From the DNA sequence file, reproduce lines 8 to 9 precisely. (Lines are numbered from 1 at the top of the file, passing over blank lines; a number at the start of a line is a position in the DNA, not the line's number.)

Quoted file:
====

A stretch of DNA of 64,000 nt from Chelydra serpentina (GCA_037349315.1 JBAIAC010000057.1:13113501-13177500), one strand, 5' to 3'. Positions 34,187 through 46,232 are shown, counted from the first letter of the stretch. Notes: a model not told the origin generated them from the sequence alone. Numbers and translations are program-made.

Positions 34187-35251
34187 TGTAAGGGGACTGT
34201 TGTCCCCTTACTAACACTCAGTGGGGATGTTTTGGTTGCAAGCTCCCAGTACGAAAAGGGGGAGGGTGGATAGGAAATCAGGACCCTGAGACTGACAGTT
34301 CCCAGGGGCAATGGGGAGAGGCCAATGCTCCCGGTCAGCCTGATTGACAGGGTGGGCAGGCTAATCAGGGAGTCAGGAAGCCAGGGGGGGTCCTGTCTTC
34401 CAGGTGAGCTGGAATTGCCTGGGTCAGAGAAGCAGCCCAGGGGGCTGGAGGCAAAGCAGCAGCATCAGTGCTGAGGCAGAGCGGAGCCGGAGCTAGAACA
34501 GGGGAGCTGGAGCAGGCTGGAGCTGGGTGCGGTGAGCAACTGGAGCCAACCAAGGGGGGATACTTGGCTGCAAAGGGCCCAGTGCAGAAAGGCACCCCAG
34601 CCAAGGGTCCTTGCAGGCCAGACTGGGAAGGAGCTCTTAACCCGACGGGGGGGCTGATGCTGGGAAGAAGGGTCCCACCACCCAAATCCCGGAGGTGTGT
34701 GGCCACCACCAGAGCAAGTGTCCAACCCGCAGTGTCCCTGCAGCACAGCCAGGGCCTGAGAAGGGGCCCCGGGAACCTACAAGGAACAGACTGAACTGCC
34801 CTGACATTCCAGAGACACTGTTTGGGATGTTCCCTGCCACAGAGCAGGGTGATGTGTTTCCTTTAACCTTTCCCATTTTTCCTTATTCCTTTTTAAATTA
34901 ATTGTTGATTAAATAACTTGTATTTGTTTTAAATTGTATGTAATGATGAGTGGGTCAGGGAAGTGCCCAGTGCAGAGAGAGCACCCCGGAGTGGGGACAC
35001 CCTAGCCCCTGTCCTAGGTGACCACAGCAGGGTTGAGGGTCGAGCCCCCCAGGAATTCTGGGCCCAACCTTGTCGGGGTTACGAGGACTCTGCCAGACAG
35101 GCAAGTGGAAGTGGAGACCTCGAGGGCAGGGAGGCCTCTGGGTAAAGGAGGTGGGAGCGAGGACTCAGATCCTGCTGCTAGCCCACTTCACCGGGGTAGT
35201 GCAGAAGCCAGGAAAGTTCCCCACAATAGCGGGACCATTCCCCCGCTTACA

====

34601 CCAAGGGTCCTTGCAGGCCAGACTGGGAAGGAGCTCTTAACCCGACGGGGGGGCTGATGCTGGGAAGAAGGGTCCCACCACCCAAATCCCGGAGGTGTGT
34701 GGCCACCACCAGAGCAAGTGTCCAACCCGCAGTGTCCCTGCAGCACAGCCAGGGCCTGAGAAGGGGCCCCGGGAACCTACAAGGAACAGACTGAACTGCC